Absolute value function

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This article is about a particular function from a subset of the real numbers to the real numbers. Information about the function, including its domain, range, and key data relating to graphing, differentiation, and integration, is presented in the article.
View a complete list of particular functions on this wiki


The absolute value function, denoted as \operatorname{abs} or | \cdot |, is defined as the function that sends a real number to itself if it is nonnegative and to its negative if it is negative.

The absolute value of x is denoted \operatorname{abs}(x) or |x|. It can be defined in many equivalent ways.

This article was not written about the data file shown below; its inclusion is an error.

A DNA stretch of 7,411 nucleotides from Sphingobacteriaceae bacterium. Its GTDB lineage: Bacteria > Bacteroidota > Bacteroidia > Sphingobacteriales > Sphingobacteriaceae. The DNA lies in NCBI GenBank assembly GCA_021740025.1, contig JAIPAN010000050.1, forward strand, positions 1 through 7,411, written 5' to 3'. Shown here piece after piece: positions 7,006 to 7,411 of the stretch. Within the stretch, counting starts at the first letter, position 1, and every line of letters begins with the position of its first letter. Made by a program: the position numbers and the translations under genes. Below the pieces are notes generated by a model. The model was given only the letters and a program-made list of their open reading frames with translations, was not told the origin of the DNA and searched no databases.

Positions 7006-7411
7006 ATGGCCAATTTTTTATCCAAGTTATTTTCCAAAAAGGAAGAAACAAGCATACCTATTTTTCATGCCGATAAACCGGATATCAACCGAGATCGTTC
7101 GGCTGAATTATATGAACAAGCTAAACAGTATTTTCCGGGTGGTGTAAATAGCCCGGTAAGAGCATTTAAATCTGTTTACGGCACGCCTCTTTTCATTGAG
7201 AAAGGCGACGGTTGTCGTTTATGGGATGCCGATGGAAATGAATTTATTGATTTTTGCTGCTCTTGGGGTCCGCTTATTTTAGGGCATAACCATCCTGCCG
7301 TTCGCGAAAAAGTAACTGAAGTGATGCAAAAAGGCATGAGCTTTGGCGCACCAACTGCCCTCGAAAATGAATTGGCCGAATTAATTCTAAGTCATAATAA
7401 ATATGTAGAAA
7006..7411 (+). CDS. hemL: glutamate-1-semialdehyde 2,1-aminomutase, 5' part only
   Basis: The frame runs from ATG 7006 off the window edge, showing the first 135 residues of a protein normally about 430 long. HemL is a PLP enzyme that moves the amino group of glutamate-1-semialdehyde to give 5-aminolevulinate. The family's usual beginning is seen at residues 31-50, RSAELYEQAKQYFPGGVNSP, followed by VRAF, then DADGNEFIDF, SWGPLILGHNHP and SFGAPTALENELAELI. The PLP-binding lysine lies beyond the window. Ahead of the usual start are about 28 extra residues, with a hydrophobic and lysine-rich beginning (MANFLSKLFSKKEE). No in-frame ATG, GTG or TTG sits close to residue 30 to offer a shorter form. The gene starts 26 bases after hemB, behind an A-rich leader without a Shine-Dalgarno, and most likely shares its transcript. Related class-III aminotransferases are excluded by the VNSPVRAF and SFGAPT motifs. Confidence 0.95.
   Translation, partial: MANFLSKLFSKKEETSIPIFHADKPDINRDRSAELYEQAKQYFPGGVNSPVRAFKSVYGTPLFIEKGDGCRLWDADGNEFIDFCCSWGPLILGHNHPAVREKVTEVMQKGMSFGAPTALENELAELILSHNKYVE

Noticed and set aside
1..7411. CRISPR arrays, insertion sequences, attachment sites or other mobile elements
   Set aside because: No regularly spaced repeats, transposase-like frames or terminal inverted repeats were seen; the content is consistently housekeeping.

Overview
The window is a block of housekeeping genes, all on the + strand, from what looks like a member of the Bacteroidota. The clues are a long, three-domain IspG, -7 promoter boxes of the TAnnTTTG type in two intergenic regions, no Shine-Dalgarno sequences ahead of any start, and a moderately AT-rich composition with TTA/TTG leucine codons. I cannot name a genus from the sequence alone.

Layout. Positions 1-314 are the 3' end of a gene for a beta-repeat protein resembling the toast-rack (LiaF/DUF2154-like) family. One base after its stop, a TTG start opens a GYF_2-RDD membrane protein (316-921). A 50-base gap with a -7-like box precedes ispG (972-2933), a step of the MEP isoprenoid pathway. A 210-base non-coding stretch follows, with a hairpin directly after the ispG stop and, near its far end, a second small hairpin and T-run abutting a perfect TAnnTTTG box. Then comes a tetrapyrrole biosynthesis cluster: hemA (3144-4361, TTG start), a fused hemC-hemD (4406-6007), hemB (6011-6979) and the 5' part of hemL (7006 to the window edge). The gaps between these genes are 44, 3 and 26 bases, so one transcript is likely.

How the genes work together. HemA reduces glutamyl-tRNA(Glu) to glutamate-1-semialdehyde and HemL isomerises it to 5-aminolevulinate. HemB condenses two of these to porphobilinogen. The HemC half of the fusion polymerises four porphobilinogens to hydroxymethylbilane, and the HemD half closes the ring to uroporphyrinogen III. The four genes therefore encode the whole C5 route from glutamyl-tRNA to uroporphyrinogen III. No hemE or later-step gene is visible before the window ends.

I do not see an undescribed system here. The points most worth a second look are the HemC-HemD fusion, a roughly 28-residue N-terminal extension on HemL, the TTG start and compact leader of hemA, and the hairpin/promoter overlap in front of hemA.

As a piecewise linear function

The function is a piecewise linear function with the following piecewise definition:

|x| := \left\lbrace \begin{array}{rl}x, & x \ge 0 \\ -x, & x < 0 \\\end{array} \right.

As a max of two functions

The absolute value function can be defined as:

|x| := \max \{ x, -x \}

In other words, it is obtained by applying the pointwise maximum to the following two functions: the identity function and the negative of the identity function.